Verse, I have come to think, is poetry written in pursuit of limited objectives: to entertain us with a joke or tall tale, to give us the inherent pleasures of meter and rhyme. It is not great art, nor is it trying to be. Verse, as Orwell says, tells us something we already know — as often as not something we know we already know. Verse is not an instrument of exploration, but rather a tool of affirmation. Its rewards lie not in the excitement of discovery, but in the pleasures of encountering the familiar. Verse does not seek to know the unknown or to express the unexpected, nor does it undertake the risk of failure which both entail.
“Serious” poetry, on the other hand, is written in pursuit of an open-ended goal. It seeks to use language, in its full potential, to encompass reality, both external and internal, in the fullness of its complexity. Unlike verse, poetry does not bring our experience of the world down to the level of the homily or the bromide, and sum it all up in a soothing platitude. It does not pursue simple conclusions or familiar returns. Rather it is a voyage of discovery into the unknown. Of the figure a poem makes, Frost says,
Like a piece of ice on a hot stove the poem must ride on its own melting…. Its most precious quality will remain its having run itself and carried away the poet with it…. It can never lose its sense of a meaning that once unfolded by surprise as it went.
A poem begins in delight, he says, and ends in wisdom. Verse begins in delight and ends in…more delight. The difference between poetry and verse, then, is the difference between an explorer and a tour guide. Verse tells us, finally, that all is well. Poetry, on the contrary, tells us that things are not as we thought they were. Verse does not ask us to change our lives. Poetry does.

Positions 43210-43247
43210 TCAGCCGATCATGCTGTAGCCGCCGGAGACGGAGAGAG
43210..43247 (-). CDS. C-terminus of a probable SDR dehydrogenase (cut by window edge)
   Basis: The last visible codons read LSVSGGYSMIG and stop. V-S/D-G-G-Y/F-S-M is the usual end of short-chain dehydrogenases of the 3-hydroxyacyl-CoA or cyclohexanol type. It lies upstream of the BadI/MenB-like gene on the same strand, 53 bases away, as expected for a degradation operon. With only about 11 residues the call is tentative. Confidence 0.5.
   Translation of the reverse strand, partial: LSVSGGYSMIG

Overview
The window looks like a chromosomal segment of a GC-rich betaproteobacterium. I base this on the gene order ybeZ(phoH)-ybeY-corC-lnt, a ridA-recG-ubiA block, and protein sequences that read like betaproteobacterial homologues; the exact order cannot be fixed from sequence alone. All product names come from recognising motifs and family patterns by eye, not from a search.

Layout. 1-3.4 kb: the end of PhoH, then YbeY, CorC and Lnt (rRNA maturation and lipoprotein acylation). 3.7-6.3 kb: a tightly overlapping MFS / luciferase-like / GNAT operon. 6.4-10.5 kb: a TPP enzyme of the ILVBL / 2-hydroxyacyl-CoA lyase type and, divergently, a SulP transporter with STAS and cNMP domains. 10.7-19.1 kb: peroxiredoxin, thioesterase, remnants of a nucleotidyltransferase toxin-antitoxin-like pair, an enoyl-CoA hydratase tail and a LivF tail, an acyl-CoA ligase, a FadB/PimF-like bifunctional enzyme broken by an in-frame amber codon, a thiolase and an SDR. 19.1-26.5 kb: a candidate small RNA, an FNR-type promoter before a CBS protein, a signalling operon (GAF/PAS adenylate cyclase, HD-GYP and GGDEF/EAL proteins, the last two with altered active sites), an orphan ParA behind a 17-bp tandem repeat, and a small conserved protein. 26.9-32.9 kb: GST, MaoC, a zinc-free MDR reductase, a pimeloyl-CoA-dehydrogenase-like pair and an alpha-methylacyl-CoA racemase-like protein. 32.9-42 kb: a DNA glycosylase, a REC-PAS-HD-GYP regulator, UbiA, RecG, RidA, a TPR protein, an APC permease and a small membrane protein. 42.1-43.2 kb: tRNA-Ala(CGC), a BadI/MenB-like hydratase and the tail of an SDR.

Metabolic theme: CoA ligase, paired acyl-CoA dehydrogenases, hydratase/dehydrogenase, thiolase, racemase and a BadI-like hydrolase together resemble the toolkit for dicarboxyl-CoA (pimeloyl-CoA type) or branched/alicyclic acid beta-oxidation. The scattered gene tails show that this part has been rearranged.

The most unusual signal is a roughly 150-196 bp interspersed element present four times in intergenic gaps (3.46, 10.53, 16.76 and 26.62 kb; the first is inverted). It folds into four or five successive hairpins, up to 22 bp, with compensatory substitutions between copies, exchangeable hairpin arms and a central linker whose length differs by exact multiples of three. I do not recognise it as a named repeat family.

At its best, verse can cross over into the realm of serious poetry. Children’s poetry, in particular, can speak at the same time to its intended audience of the young or very young, while holding the attention of an experienced reader.
’Twas brillig, and the slithy toves
Did gyre and gimble in the wabe:
All mimsy were the borogoves,
And the mome raths outgrabe.
Lewis Carroll’s “Jabberwocky” probably stands, today, even higher in the critical community than it does with young readers. Constructed wholly out of neologisms, the poem tells its tale from a parallel universe. Many of the new schools of poetry that followed in the 20th century could claim it a progenitor. With a little effort, you can even get Mother Goose and Dr. Seuss to resonate with contemporary poetry’s fascination for the non-rational. The nonsense of children’s verse converges with the non-sense of the fanciest experimental poetry.
Most verse has no following in the critical world because it needs none to be understood and appreciated. Most verse also receives no support from the programs of the Poetry Foundation (the exception is Children’s Poetry). This is not so much because the Foundation takes a position on the value of verse as poetry, although the legacy of Poetry magazine strongly inclines us to the “serious.” It is rather because the mission of the Foundation is to discover and address poetry’s greatest unmet needs. The estate of Tupac Shakur is presumably doing just fine without the Poetry Foundation, thank you very much. Whether “Jack and Jill ran up the hill” or “There once was a man from Nantucket,” there is a kind of poem that won’t get out of our ears even as it refuses our serious attention in the matter of its sense. There is a place in the poetry world for verse — if it is memorably written — and we wish it well.
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John Barr’s poems have been published in five books, four fine press editions, and many magazines, including The New York Times, Poetry, and others. John was also the Inaugural President of the Poetry Foundation. His newest book, The Boxer of Quirinal, will be published by Red Hen Press in June 2023. You can view more of his work at johnbarrpoetry.com and on Instagram (@johnbarrpoetry).
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